The difference between intention and impact

14 Apr

Look, I know you’re a nice person. I know you mean well.

I do, too.

The question is: what are you and I doing with our good intentions?

This is an awesome short video about the difference–and sometimes the vast distance–between intention and impact:

It reminds me of Mia McKenzie’s decision to replace the noun “ally” with the action verb “currently operating in solidarity with.” Helping the poor is not a status. As McKenzie writes, it ought to “describe what a person is doing in the moment. It does not give credit for past acts of solidarity without regard for current behavior. It does not assume future acts of solidarity. It speaks only to the actions of the present” (


One Response to “The difference between intention and impact”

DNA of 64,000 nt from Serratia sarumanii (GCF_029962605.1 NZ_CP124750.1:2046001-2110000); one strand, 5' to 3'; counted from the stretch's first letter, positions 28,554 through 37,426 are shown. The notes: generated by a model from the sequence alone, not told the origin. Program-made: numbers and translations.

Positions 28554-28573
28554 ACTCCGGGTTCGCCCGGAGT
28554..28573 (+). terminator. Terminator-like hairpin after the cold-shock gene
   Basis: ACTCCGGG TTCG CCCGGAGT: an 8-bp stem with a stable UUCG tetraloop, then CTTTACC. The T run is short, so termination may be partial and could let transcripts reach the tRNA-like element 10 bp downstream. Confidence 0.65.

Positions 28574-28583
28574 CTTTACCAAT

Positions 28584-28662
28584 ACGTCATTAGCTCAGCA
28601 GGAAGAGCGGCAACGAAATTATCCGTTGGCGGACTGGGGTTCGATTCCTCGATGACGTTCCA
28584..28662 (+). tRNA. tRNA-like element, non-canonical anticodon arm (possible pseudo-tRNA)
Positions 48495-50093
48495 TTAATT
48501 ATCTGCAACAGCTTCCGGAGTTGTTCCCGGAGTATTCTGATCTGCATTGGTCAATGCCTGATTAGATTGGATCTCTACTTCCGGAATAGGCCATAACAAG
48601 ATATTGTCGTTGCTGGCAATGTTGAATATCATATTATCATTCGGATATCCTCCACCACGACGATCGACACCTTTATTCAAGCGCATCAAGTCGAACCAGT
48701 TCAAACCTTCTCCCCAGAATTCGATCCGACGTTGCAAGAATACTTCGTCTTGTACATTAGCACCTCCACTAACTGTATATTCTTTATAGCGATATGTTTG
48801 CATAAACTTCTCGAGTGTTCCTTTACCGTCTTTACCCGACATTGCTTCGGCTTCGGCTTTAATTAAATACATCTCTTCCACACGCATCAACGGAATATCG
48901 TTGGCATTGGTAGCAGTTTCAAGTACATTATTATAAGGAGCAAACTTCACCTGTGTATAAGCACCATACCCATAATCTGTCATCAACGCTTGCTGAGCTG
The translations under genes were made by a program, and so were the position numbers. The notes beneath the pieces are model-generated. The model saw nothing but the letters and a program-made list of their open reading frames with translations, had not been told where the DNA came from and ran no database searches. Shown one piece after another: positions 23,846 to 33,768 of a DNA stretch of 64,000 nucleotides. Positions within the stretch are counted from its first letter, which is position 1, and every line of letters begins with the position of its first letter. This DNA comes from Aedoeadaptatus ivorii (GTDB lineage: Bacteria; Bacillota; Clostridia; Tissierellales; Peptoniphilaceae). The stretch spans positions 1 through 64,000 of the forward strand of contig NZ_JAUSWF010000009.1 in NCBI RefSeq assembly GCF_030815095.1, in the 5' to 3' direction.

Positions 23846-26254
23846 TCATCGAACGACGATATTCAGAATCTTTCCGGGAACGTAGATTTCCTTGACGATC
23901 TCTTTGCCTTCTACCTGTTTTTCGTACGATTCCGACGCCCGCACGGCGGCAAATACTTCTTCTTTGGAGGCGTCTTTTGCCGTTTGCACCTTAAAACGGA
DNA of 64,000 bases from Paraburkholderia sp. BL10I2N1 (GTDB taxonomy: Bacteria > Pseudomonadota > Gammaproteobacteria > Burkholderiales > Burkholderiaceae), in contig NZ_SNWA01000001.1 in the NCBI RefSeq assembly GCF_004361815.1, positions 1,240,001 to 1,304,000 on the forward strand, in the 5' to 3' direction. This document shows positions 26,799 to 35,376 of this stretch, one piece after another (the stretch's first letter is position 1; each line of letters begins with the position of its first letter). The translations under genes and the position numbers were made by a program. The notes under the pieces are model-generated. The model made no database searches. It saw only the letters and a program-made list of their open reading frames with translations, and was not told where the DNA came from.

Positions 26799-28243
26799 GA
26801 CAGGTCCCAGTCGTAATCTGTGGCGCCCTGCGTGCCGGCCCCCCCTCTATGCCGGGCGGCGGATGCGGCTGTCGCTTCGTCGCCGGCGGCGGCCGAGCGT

1. Lisa M. April 14, 2014 at 11:02 am #

    Intention and impact are actually the same. We cannot intend to help the poor or be well-meaning with only the “right words”; our actions must be aligned with our words and that determines our intention.

    Most of us, including me, actually believe we are well intentioned, but our actions clearly display how we really feel. There is no way poverty could exist and be increasing at the current rates if we all intend to be a part of the solution.

    Thanks for placing the mirror to our faces.

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